March 31, 2010
A natural chemical in bananas could inhibit HIV infection and play a role in future drug applications, investigators report in a new preliminary study.
Researchers knew that a banana-derived lectin, or protein, called BanLec, binds to certain carbohydrate structures, "including those found on viruses containing glycosylated envelope proteins" such as HIV-1. Through this action, Dr. David Markovitz and colleagues at the University of Michigan hypothesized that BanLec could block HIV by binding to the HIV envelope glycoprotein gp120.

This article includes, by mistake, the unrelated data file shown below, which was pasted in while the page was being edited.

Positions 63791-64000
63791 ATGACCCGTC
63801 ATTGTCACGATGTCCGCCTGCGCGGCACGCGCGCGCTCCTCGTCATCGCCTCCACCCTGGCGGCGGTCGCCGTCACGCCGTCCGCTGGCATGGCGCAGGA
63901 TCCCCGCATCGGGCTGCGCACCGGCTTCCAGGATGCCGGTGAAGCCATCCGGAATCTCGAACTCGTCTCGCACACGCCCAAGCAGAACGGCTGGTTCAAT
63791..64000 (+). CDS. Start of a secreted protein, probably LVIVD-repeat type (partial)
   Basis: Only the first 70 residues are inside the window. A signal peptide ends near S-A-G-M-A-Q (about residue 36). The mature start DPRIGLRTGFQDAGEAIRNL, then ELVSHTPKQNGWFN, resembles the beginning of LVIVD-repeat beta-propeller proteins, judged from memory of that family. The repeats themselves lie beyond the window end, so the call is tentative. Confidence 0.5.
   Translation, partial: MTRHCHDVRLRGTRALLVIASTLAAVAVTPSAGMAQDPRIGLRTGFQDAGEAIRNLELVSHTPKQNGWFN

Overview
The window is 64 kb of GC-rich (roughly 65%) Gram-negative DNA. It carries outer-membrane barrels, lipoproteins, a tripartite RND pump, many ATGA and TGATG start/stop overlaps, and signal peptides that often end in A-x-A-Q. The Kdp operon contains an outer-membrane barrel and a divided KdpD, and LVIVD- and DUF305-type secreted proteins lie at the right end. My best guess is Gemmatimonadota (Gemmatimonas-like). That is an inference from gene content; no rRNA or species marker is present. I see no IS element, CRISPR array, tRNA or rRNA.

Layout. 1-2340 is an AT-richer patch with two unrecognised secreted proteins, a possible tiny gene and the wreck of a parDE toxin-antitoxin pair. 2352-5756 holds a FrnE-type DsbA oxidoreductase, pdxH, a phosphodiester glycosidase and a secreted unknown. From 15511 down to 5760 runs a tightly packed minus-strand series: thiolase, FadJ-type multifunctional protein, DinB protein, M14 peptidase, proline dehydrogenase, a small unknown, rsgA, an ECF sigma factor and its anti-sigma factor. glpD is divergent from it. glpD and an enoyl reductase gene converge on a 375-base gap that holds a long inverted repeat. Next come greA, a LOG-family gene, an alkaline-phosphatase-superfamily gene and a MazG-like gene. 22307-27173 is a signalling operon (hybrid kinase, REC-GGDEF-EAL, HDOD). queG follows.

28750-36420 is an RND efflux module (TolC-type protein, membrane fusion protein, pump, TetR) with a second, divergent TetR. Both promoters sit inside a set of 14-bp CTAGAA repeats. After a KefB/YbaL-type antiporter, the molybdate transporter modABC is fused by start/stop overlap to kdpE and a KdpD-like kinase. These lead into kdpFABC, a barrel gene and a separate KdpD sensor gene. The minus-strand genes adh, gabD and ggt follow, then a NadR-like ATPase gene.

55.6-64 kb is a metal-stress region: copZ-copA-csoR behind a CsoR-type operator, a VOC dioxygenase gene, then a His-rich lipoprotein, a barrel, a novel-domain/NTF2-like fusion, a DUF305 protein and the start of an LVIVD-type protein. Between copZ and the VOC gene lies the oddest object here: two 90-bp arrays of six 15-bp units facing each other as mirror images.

In the lab, testing confirmed direct binding of BanLec to gp120, and BanLec blocked HIV-1 cellular entry in temperature-sensitive viral entry studies. BanLec's anti-HIV activity compared favorably with T-20 (Fuzeon) and maraviroc, the team reported.
The banana lectin is promising because it is less likely to be thwarted by HIV, as the virus would probably have to mutate several times over to overcome it, Markovitz and colleagues said. Possible applications might be in microbicides or as a component of antiretroviral therapy, though the scientists conceded such developments are still years away.
The full study, "A Lectin Isolated from Bananas Is a Potent Inhibitor of HIV Replication," was published in the Journal of Biological Chemistry (2010; 285(12):8646-55).